Review: Japan Airlines 787-8 Economy Class (CGK-NRT)

Jyaga likes (4/5)

Japan Airlines flight details

Airline : Japan Airlines
Flight No : JL726
Departure City : Jakarta – Soekarno-Hatta (CGK)
Arrival City : Tokyo – Narita (NRT)
Equipment : Boeing 787-8 (JA840J)
Blocked Time : 7h40m
Seat No: 45A

Japan Airlines (JAL), the flag carrier of Japan, is undoubtedly one of the world’s premier carriers. Founded in 1951, the airline had at one point grown into Asia’s largest airline by revenue. Today, JAL operates a much more modest fleet of Boeing 737s, 767s, 777s, and 787s, in addition to Airbus A350s. Although I’ve flown their premium cabins many times in the past, I’ve never actually tried flying Japan Airlines’ Economy Class product. This would also be the first time I’ve flown Economy on a Boeing 787, so I was quite excited!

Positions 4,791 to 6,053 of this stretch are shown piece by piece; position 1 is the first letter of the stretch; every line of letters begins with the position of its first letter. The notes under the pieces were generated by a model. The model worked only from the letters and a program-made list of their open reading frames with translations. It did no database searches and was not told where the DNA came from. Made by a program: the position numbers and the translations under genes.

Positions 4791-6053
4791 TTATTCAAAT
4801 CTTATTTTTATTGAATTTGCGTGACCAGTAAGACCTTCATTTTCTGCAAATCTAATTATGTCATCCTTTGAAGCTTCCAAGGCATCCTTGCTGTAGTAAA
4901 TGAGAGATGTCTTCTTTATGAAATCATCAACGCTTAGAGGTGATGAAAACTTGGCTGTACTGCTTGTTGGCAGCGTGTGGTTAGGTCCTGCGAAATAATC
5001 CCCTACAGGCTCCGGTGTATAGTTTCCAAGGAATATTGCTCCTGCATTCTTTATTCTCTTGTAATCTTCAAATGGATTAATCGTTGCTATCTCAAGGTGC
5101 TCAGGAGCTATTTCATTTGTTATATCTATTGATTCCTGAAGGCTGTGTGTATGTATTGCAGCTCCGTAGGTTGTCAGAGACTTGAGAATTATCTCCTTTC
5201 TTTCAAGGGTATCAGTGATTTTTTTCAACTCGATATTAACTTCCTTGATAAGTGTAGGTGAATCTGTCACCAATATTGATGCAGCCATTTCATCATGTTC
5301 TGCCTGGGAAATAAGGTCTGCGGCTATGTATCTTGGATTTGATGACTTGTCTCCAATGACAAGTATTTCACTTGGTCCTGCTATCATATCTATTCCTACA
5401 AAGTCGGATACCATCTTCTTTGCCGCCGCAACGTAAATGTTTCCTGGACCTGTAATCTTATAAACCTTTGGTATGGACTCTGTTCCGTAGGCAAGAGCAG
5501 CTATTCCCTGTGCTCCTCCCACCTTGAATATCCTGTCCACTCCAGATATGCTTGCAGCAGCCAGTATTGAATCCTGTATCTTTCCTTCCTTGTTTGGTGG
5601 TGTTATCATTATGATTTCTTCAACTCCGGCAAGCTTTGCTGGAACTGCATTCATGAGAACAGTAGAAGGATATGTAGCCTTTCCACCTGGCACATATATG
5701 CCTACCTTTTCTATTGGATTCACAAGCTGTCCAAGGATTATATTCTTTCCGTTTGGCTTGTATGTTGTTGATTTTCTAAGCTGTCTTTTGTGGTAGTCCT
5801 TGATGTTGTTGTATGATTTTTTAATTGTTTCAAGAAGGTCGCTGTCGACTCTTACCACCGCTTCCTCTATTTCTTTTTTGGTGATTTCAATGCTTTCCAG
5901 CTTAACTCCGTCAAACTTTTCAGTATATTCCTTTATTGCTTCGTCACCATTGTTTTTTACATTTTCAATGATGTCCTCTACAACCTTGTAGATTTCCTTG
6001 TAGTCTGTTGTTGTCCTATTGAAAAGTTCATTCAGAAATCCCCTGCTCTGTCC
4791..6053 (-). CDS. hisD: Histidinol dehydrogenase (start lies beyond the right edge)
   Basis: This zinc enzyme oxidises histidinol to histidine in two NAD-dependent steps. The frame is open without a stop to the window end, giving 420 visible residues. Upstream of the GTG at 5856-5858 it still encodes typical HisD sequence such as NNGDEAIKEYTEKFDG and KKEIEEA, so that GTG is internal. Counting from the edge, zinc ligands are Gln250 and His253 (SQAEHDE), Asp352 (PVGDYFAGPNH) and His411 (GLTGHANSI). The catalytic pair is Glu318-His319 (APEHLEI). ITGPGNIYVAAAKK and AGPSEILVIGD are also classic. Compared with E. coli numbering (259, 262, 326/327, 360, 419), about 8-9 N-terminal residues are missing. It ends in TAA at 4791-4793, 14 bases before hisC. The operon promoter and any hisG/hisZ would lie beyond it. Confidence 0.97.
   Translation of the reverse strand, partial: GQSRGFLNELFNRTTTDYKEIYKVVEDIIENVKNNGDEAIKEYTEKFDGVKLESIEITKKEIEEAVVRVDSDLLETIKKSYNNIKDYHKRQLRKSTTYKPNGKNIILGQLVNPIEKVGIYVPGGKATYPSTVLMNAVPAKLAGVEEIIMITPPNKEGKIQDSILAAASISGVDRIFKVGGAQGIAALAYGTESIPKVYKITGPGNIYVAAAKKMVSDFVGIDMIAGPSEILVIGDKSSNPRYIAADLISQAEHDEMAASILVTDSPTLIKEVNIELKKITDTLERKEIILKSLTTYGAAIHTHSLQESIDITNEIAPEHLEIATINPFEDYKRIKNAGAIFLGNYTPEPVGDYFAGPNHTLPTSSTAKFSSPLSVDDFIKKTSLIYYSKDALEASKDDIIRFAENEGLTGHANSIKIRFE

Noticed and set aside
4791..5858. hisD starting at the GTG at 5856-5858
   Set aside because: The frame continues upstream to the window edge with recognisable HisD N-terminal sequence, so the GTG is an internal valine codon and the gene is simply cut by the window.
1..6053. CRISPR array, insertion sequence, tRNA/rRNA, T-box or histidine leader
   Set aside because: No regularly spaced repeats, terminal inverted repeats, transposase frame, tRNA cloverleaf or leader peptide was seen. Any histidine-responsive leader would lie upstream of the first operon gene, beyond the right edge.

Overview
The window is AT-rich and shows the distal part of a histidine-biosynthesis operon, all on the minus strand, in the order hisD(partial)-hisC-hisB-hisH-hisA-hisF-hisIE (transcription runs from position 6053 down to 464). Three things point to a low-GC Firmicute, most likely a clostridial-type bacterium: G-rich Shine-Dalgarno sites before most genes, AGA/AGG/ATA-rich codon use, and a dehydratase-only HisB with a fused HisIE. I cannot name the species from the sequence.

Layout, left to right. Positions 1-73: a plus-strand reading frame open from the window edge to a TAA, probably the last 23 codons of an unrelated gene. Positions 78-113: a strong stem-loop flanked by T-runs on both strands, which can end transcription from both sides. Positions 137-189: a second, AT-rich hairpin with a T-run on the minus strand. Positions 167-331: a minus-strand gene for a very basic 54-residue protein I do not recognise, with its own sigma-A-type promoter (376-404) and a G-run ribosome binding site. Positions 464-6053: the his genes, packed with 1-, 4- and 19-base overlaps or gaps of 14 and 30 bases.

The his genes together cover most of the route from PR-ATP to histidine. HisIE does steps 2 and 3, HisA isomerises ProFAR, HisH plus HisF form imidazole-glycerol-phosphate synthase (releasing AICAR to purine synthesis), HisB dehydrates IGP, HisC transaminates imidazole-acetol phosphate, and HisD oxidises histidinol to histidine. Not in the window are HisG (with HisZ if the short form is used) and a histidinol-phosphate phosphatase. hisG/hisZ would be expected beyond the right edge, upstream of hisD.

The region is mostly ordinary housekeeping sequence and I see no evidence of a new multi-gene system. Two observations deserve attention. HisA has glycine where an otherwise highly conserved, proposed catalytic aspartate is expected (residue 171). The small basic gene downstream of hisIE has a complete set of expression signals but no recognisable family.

Booking Japan Airlines

As I scoured the web for flights from Asia to the West Coast for the end of the year, I was met with absurd fares again and again. I was in disbelief when I saw paid Business Class fares starting at USD7000, which is thrice the pre-Covid amount. I finally decided to check out Premium Economy and Economy.

Most tickets were similarly outrageously priced until I saw an Economy Class roundtrip ticket to Seattle for IDR16,843,800 (~USD1,075, GBP852). Better yet, this was on Japan Airlines, which had been charging roundtrip Economy fare from Jakarta to Tokyo for roughly the same price. To sweeten the deal, I was also able to route the return via Los Angeles, meaning that I’d get to spend time at the Qantas First Class Lounge, which was on my bucket list. Thinking that this was too good of a deal to pass, I pulled the trigger and booked this ticket!


For this 21.25 departure, I arrived at Jakarta’s Soekarno-Hatta International Airport over two hours early at 19.00. I was dropped off at Door 2 and headed immediately to the counters at Island C to check-in. By this time, the Economy Class line is in full swing, with a snaking queue lined up against the counters.